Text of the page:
Rosselló fiscal plan projects payment of 18% to 41% of debt due

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Puerto Rico Gov. Ricardo Rosselló submitted a 10-year fiscal plan to the Oversight Board that would allow for annual debt payments of about 18% to 41% of debt due.

The plan anticipates having enough cash flow in fiscal year 2018 to pay 17.6% of the government's debt service. In the following eight years the government would pay between 30% and 41% per year.

These figures are for government debt proper and not the debt of issuers of the public corporations (excepting the Highways and Transportation Authority), the municipalities, and a handful of other semi-autonomous authorities. The figures assume that the federal government doesn't restore Affordable Care Act funding, something the governor said Tuesday would allow for greater debt service.

In the plan Rosselló says he plans to determine the amount of debt the commonwealth will pay by first determining the sums needed for "essential services and contingency reserves." The debt burden will be based on net cash available. If possible, the governor wants to use a consensual process under Title VI of the Puerto Rico Oversight Management and Economic Stability Act to decide on the new debt service schedules.

On Jan. 18 the board sent a letter to Rosselló calling for a structurally balanced budget in fiscal year 2019 and laying out $4.5 billion in cuts and revenue increases that it suggested to the governor. In its version of fiscal 2019, the government would pay 21% of debt due. By comparison, Rossell- is projecting in that year the payment of 30% of the debt.

PROMESA requires the creation of certified five-year fiscal plan that would, among other things, provide a balanced budget to the commonwealth, restore access to the capital markets, fund essential public services and pensions, and achieve a sustainable debt burden. The board can accept, modify, or completely redo the plan submitted by the governor. It has decided to seek a 10-year plan.

"This fiscal plan follows the same austerity line started by Governor Fortuño in 2009 and continued under Governor García Padilla," said Advantage Business Consultants President Vicente Feliciano in an email. "It provides for continuing to reduce government employees through attrition, closing of schools and increases in taxes. It also goes into new territory such as special taxes on retirees with government pensions of over $2,000 and cuts in funding to the University of Puerto Rico of $300 million."

Unlike the board's proposals, Rosselló isn't calling for government layoffs.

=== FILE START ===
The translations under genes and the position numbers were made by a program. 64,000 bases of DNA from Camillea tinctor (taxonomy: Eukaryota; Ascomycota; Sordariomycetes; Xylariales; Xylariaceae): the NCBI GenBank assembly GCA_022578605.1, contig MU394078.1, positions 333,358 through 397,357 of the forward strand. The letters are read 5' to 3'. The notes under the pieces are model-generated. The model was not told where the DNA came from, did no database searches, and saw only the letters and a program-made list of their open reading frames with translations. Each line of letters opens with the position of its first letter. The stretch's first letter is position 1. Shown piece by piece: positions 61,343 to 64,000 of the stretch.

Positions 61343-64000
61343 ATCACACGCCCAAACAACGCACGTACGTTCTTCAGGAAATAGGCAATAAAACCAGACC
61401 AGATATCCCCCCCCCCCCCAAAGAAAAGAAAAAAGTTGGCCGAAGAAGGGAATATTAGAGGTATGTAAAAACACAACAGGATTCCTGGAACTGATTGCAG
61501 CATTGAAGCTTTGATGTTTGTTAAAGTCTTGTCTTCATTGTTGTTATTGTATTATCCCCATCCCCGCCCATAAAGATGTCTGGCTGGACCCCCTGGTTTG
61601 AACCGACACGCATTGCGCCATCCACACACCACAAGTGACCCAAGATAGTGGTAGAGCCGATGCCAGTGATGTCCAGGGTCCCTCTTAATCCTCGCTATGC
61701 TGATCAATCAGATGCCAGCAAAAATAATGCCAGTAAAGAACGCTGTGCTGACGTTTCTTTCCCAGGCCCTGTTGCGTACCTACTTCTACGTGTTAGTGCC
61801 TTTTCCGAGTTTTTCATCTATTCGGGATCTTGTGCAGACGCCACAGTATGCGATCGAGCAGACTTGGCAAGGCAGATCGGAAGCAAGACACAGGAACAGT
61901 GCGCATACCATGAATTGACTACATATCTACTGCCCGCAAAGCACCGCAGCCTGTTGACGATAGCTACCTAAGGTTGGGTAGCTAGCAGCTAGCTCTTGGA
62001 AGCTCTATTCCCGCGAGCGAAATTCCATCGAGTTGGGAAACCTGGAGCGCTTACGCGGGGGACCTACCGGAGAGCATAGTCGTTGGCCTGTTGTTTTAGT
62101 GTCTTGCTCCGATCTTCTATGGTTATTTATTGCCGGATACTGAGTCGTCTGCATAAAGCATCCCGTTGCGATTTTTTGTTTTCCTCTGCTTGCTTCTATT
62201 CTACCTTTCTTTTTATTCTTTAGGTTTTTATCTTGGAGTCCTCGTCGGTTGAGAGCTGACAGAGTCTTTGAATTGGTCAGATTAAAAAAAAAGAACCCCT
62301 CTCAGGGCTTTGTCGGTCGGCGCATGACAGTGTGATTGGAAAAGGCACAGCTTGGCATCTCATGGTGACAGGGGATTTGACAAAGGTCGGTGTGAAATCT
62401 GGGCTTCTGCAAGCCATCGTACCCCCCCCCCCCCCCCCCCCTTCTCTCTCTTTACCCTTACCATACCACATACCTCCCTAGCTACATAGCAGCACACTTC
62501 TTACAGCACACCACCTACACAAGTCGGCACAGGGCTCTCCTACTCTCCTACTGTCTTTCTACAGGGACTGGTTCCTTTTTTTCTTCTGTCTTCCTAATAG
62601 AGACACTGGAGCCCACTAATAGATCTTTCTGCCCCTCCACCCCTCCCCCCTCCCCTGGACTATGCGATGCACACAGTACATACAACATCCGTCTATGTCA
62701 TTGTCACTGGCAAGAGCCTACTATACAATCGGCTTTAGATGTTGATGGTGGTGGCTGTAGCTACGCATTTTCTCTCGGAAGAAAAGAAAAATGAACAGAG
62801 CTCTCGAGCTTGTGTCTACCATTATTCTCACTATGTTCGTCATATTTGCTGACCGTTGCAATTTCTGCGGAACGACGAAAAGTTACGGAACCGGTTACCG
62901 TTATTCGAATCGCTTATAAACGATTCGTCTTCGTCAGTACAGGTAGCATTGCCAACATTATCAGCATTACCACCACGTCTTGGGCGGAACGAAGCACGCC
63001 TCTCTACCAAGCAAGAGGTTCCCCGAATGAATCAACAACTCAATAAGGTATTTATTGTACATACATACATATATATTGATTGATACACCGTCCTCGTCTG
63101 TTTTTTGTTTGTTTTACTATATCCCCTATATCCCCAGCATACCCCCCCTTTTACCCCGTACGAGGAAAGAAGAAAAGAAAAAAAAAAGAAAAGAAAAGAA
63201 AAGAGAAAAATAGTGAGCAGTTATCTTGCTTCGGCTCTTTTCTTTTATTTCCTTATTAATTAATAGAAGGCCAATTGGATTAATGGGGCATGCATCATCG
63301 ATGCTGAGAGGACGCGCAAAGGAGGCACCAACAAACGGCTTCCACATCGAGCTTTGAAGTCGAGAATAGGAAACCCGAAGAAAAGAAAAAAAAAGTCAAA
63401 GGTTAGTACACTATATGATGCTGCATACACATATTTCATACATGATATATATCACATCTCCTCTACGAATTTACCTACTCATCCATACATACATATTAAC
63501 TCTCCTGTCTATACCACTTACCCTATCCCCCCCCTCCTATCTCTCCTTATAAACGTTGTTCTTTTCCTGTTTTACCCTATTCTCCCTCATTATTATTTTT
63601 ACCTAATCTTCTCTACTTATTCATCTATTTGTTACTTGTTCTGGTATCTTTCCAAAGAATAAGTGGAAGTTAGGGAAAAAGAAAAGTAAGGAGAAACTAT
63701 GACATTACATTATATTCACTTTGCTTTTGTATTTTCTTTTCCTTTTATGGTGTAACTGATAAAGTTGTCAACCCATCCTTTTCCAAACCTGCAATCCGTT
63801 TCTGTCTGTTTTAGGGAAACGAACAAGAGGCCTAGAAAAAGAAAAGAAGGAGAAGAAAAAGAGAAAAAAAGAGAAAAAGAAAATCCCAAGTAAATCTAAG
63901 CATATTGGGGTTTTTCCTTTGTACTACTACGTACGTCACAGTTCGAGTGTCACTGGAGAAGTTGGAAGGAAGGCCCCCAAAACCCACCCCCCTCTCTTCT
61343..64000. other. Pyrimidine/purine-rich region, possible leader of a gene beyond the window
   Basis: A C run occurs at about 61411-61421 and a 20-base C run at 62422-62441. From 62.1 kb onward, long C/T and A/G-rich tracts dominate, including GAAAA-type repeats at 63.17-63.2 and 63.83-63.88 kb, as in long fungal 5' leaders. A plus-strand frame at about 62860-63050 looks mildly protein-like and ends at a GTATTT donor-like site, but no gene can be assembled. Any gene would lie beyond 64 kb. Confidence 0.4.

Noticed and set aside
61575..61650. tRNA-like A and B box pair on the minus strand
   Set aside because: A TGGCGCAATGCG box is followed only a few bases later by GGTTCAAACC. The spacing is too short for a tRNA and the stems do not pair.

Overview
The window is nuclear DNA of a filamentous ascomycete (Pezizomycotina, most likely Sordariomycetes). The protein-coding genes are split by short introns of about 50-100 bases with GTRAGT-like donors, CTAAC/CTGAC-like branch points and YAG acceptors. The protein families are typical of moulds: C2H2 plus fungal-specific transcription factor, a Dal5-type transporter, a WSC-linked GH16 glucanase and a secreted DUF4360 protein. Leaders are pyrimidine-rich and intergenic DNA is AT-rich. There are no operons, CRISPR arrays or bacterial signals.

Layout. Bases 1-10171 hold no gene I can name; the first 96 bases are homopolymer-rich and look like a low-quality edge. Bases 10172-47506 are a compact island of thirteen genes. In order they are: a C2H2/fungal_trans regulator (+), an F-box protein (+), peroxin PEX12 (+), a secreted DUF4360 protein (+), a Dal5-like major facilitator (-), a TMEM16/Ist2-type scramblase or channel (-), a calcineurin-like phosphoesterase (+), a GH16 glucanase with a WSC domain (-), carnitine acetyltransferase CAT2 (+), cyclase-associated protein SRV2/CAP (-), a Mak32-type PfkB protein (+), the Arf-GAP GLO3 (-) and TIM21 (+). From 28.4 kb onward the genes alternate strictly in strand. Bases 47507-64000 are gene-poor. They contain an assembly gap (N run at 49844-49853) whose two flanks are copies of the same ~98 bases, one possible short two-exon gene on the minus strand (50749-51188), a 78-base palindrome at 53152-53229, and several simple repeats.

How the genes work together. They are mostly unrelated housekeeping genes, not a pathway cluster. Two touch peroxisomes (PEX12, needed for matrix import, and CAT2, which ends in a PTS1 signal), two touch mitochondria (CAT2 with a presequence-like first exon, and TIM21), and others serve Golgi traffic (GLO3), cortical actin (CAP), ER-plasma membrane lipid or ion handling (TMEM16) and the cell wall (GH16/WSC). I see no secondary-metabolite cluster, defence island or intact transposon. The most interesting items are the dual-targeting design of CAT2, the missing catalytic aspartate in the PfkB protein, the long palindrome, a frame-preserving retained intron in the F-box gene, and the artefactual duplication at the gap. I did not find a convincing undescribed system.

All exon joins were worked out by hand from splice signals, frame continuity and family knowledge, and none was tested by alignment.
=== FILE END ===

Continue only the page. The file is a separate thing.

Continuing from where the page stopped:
One of the biggest differences between the governor's plan and the board's approach come in their projections for economic growth. The board took its projections from García Padilla's December "baseline" projection. Included in it was a projected 17.1% decline in GNP in 2018. By comparison, the governor is anticipating a comparatively small 1.6% decline that year. For fiscal 2018, "I would expect the final figure to be closer to the [governor's] fiscal plan than to the board assumptions," Feliciano said.

Whereas Rosselló is projecting an average 0.78% annual GNP increase in the next 10 years, the December report projected an average -1.01% annual GNP decline in the period.

The changed economic assumption is the main reason the governor starts with $9.3 billion in greater baseline revenues in his plan.

Rosselló specifies how much he expects from various revenue sources in his plan. He is less specific about how the money will be spent, since he doesn't break down the expenses by department or spending goal.

He calls for taxes on those making pensions greater than $2,000 a month. This would lead to 3% aggregate reduction in retirement plan disbursements.

The governor called for a series of structural reforms, some of which he has already started. Among the reforms are: private sector labor reform, permitting process reform, tax reform, infrastructure reform, public-private partnerships, energy reform, and two measures to promote economic development.

Howard Cure, director of municipal bond research at Evercore Wealth Management, said the governor has room to further reduce the size of government. "I understand that so many people are employed in the government sector that layoffs would have a negative impact on the economy, but the workforce is bloated, particularly schools and the Puerto Rico Electric Power Authority, so cuts need to be made."

The governor's plan doesn't cover PREPA.

"There seems to be only minor pension reform," Cure said. "The pension fund is essentially a pay-as-you-go system, so not requiring some significant pension cuts just means bond holders will bear the brunt of the restructuring."

On Tuesday night Rosselló said he planned to introduce legislation to increase the minimum wage. This may hurt the economy, Feliciano said, and thus the execution of the fiscal plan. The governor is also assuming it can collect 40% of sales and use taxes due on internet purchases. Since online retailers are not required to collect it for Puerto Rico, this may prove to be optimistic, Feliciano said.

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